Aronian beats Anand, takes over lead

| 0 | Chess Event Coverage
Anand-AronianThe reign of World Champion Viswanathan Anand in Linares was short-lived. In the second round he went for 1.d4 against Aronian and tested an early pawn sacrifice. The Armenian GM took the pawn, then gave a knight for three pawns to take over the attack but only because of a big mistake by Anand, he won the game after 53 moves. The second round also included a superb performance by Grischuk, who beat Wang Yue in great style.

From February 18 till March 8 the 26th Torneo Internacional de Ajedrez Ciudad de Linares takes place. There is no starting fee for the players this time but instead the prize fund is quite high: € 314,000. The first prize is € 100,000, the second € 75,000 and the third € 50,000.

Round 2 The answer to the question whether Anand would be using 1.d4 more often, after his match against Kramnik, can now be answered by a clear yes. In his game against Aronian he came up with the interesting novelty 12.Ng5!? which involves the sacrifice of a pawn. His compensation was clear: a strong center, nice development and good attacking chances.

With 23.g4 the Indian took some risks, and indeed by giving his knight for three pawns, Aronian took over the initiative. Anand kept on defending accurately, until 33.Rg3? (where 33.Rxd4! was necessary). In the resulting ending Black had five pawns for the piece, which was simply too much.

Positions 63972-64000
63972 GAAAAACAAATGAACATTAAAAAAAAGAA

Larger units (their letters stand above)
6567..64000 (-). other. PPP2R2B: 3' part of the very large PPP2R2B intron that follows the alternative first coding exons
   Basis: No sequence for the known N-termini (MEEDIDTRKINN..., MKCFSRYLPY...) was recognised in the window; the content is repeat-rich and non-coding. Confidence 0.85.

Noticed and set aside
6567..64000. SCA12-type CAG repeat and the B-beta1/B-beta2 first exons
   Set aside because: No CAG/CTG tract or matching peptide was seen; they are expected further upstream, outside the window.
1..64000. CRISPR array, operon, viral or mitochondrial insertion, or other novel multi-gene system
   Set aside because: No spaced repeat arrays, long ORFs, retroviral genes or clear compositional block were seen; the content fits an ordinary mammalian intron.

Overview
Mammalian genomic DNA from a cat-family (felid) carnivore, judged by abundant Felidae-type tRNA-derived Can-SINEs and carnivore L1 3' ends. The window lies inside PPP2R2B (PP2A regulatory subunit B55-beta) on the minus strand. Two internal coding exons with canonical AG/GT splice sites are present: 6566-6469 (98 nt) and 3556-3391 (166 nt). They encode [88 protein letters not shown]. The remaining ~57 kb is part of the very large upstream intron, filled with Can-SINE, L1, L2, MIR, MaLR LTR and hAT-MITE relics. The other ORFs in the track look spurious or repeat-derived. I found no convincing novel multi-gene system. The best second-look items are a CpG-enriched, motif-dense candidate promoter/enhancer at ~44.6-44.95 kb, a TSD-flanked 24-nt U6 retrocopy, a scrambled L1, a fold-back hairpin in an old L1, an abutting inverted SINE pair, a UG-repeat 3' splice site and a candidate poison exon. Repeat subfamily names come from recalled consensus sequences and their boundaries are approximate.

Grischuk's victory over Wang Yue looked very impressive and should not be missed either. Carlsen-Dominguez was spectacular for as long as it lasted; they followed Aronian-Leko, Morelia/Linares 2008 and the novelty 10...Qxf2 was analysed to a draw by Dominguez, apparently. Radjabov-Ivanchuk (yes, not the other way around!) was a King's Indian - apparently Radjabov was inspired to reach for the queen's pawn too, and Ivanchuk want to treat him with his own opening! It seemed fairly level throughout the game.

[TABLE=612] [TABLE=609]


More from PeterDoggers
Gender Bias Research Shows Parents, Mentors Shortchange Girls’ Chess Potential

Gender Bias Research Shows Parents, Mentors Shortchange Girls’ Chess Potential

Nepomniachtchi Repeats Levitov Chess Week Victory

Nepomniachtchi Repeats Levitov Chess Week Victory